Beer companies like Miller Brewing Company develop their own brands to attract customers. Have you done the same with your programs to attract learners? (Photo courtesy of Wikimedia Commons)
As companies adjust to the new reality of a slow-growth business environment, leaders want to maximize results derived from learning and development dollars. This focus on results is driving dialogue about the virtues of onsite vs. virtual learning, internally developed vs. outsourced learning platforms and the proper balance of technical training and soft skills education.
But learning discussions often overlook a critical touchpoint that connects every member of the organization across departments, divisions and geographies and connects the company with all of its external stakeholders including customers, shareholders and suppliers. This powerful asset is the corporate brand, the idea standing behind every product and service produced and every employee within the enterprise.
A strong corporate brand can distinguish a company and speak for the way an organization and all of its people do business. As employees internalize the corporate brand, their words and behaviors deliver the brand externally. A Harvard Business Review article quoted an employee of the popular brewing company saying, “I make Miller time.” Clearly this employee viewed his job as more than brewing beer.
Embracing the corporate brand can complement senior leaders’ workforce development efforts. Here are a few ways aligning people with the brand supports broader learning strategy:
1. Corporate brands have reach and influence. The corporate brand spans all departments, divisions and geographies, influencing a company’s perception in the external marketplace. Similarly, internalalignment with the corporate brand establishes a shared understanding and a common ground on which to base learning and development across the enterprise.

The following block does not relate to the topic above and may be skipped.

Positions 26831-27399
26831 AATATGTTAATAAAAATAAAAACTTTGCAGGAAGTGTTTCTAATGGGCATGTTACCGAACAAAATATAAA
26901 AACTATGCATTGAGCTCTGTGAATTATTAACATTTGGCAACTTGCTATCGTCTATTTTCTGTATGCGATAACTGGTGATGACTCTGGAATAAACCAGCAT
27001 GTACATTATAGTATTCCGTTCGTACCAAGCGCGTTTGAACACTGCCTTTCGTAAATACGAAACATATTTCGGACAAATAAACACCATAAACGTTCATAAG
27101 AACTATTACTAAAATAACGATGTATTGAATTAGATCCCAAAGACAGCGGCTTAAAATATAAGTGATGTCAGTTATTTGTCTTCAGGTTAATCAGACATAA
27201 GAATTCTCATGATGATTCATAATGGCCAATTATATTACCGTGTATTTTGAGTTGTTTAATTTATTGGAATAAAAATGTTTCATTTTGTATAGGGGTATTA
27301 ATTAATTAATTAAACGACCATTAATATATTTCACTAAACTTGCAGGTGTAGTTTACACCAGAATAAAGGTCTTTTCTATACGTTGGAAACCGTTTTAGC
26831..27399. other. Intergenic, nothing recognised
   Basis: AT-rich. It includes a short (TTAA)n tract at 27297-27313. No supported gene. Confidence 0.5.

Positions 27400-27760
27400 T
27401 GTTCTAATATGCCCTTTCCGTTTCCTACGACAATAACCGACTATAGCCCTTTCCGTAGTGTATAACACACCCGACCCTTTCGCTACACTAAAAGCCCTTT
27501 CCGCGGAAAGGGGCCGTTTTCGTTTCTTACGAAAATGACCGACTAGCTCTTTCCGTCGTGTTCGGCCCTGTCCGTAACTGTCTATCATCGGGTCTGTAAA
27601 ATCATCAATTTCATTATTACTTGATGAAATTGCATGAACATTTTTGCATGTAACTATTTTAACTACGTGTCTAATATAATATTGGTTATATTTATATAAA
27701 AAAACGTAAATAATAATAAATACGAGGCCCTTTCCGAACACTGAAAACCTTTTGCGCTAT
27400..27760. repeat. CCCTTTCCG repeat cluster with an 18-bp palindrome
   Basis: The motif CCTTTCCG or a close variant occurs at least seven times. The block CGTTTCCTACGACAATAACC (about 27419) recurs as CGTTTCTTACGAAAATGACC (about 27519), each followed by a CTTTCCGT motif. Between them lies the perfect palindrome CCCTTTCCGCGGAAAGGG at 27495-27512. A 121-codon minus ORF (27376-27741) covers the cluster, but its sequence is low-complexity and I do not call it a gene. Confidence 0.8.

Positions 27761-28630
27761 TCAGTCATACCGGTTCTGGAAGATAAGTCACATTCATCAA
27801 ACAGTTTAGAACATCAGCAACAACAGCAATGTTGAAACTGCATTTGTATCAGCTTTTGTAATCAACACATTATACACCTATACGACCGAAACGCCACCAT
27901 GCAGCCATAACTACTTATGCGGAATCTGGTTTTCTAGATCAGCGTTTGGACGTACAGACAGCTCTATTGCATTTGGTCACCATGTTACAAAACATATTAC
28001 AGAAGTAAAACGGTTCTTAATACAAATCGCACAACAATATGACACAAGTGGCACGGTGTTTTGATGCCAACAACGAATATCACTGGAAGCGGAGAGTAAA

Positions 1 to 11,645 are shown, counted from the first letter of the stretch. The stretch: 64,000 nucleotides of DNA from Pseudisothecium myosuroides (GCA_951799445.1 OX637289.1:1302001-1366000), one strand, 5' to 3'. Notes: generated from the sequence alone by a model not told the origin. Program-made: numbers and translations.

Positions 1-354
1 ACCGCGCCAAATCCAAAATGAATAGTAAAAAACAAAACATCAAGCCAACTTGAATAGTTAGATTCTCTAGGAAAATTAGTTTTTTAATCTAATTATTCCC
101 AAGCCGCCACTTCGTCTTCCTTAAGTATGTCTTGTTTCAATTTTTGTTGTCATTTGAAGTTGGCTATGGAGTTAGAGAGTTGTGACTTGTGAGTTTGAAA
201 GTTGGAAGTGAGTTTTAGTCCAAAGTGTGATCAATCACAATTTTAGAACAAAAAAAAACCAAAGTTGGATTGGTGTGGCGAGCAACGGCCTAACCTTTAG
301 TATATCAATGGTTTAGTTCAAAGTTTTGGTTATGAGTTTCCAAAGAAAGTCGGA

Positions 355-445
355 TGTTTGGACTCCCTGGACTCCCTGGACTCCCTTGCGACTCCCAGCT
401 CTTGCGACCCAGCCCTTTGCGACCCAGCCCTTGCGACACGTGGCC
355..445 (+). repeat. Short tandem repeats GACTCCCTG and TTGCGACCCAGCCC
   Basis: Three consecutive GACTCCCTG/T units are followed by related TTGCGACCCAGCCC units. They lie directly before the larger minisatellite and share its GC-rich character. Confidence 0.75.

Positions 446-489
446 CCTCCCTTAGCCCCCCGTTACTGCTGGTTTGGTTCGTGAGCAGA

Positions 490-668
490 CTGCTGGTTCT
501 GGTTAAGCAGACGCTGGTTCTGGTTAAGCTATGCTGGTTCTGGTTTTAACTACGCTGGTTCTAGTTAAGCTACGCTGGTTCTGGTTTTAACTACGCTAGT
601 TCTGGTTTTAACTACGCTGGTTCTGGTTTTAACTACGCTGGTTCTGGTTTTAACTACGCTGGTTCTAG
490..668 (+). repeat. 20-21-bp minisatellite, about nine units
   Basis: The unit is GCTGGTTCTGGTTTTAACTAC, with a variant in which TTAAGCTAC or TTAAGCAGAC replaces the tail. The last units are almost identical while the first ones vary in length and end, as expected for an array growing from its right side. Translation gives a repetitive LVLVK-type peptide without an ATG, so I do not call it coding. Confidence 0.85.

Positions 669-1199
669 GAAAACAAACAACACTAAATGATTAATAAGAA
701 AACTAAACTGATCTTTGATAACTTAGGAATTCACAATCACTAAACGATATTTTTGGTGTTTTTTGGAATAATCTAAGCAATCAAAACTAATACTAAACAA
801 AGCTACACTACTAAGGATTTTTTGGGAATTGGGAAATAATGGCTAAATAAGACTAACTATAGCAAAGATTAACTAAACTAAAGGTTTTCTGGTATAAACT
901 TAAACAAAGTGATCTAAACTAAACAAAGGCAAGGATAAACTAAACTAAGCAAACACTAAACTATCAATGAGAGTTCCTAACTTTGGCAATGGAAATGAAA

2. Corporate brands endure. Although products receive hyper emphasis, it is the corporate brand that frequently outlasts a company’s products. The typewriters IBM once manufactured are now the province of antique collectors, as the company develops and markets new generations of products and services. But the values the company stands for continue to be reflected through the behaviors of employees representing the brand.
3. Corporate brands defy duplication. From transportation services to novel food items and patented pharma products, every innovation will ultimately be subject to replication. But while a competitor can challenge a company’s claim on product or service exclusivity, it can’t capture another company’s culture. Learning and development leaders can leverage the brand to help cultivate an inimitable culture.
4. Corporate brand may define the company. Consider accounting firms and architects, engineering and law firms as well as consultants and advisory services. In these businesses, no goods change hands between buyer and seller. Instead, it is the employees who communicate the corporate brand through their behaviors. By fostering dialog about the company brand, learning leaders can help employees develop a more rich understanding of the company, beyond products or services to higher issues that resonate with the company’s purpose.
Each company brand has unique elements that can be integrated into its learning and development. Some questions to help identify such points of distinction include:
- How do people feel about our company brand today? How would they like to feel? What could make them feel differently?
- How do people describe our brand today?
- What makes people interested — or suspicious or bored — in the brand?
When leaders integrate the company brand into learning and development efforts, people begin to live the brand in their day to day behaviors inside and outside the company. When that happens, the corporate brand becomes “people powered.”